Project of the century, record holder and technical marvel – the Channel Tunnel connects continental Europe and Great Britain underneath the English Channel and has proven its efficiency since it opened in 1994. Not only has it carried millions of passengers and dramatically shortened travel times, it has also achieved remarkable things in the area of freight transport. Learn more about this bold construction, previous projects, tunnel boring machines covered in concrete, racing cyclists in the tunnel, as well as parallels to the Ice Age.
It was a truly historic moment when, just over 30 years ago, the long-awaited breakthrough in the Channel Tunnel was achieved. On December 1, 1990, an English tunnel worker broke through the last sections of rock of the tunnel between Great Britain and France. No sooner was the small hole created than he and his French colleague first shook hands and then, just a bit later, ceremonially slid through the space. Success! And since that historic day, the Channel Tunnel ranks as one of the longest tunnels in the world, at just under 51 km. At the same time, with a stretch of 37 km under the Strait of Dover, it holds the record for the longest underwater passage. The public rejoiced following this achievement. The new transport link was celebrated as a great symbol, and the American Society of Civil Engineers even named the tunnel one of the modern Seven Wonders of the World.
The tunnel, also known by many as the “Eurotunnel,” connects Folkestone in the English county of Kent to the French town of Coquelles near Calais by rail. Of course, high-speed trains run with direct connections between major cities on both sides of the Channel, but freight is also transported below the Channel.
The long planned and extremely costly infrastructure project was completed in 1994 and marks a technical masterpiece that is still impressive today. The Channel Tunnel consists of two single-track driving tunnels and a narrow service tunnel in between. Construction of the tunnel employed 15,000 workers over seven years, using a total of eleven large tunnel boring machines. The British-French consortium pushed ahead with excavations at the same time from both sides. The larger railway tubes each have a diameter of 7.6 m, while the service tunnel in between measures 4.8 m in diameter. At its deepest point, this modern wonder of the world reaches a depth of 75 m below the seabed and, surprisingly, the shortest route between the coasts (35 km) was actually not the one they chose to take.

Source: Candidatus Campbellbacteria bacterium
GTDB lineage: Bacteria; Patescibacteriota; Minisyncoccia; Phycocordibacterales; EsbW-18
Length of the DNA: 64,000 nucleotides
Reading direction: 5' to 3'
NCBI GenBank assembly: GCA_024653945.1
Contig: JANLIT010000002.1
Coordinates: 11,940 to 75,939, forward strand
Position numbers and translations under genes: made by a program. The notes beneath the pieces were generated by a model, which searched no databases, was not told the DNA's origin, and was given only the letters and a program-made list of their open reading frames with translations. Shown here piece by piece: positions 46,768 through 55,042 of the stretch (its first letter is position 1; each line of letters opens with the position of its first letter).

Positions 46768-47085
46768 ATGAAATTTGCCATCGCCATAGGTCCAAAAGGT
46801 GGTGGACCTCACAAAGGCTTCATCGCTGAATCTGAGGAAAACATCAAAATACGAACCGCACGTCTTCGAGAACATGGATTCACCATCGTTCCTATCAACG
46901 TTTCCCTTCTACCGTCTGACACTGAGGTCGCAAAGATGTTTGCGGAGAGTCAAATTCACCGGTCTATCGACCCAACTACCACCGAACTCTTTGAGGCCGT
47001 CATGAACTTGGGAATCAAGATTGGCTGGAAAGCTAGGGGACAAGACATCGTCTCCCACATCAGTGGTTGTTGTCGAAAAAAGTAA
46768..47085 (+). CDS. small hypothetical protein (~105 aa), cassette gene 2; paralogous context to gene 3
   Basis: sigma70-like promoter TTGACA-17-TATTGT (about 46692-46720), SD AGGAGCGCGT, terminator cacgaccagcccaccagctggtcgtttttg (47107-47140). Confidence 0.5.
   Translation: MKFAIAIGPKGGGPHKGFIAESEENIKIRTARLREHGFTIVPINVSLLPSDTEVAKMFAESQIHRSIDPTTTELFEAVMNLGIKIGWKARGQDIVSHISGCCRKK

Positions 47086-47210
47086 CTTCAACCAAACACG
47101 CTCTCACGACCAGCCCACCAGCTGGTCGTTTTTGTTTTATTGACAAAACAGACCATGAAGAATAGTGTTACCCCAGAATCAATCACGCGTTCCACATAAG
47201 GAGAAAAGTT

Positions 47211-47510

The excavated chalk and shale rock gave rise to a natural reserve covering more than 30 hectares, after the excavated material was deliberately dumped into the sea. However, it is not only the technical key figures that are astronomical. The project also ended up costing 15 billion euros, considerably more than originally anticipated.
With a length of 37 km under the sea, this construction is considered to be the longest underwater tunnel in the world. Of course, great attention was paid to safety. In the event of a fire, for example, the rescue concept calls for passengers to be brought to the surface within 90 minutes. For this purpose, a “rescue train” is able to pass through via the second tube. The service tunnel, in turn, is operated with positive pressure and would remain smoke-free in the event of an emergency. It serves as access to the travel tunnels for maintenance and rescue vehicles and also contains the important water supply for firefighting. Earlier plans to build an artificial island complete with an emergency exit on a suitable sandbank in the English Channel were later abandoned. Fortunately, some incidents in the past proved that emergency response plans do work.
When you look out from the White Cliffs of Dover to France on a clear day, the French coast seems close enough to touch. No wonder that people have been thinking about an underground crossing of the English Channel for more than 250 years. The first mention of a relevant plan can be traced back to 1751. In a French dissertation, an initial idea was raised, but it was not until 1802 that a concrete plan followed, including transportation by carriage. The Varne Bank in the middle of the sea was to be filled in to form an artificial island with a horse changing station for this purpose. Air exchange was to be provided by chimneys that rose a few meters above the water surface. The plan was technically impossible – as were many others thereafter – and besides, the Napoleonic Wars broke out in Europe, with France and England becoming enemies.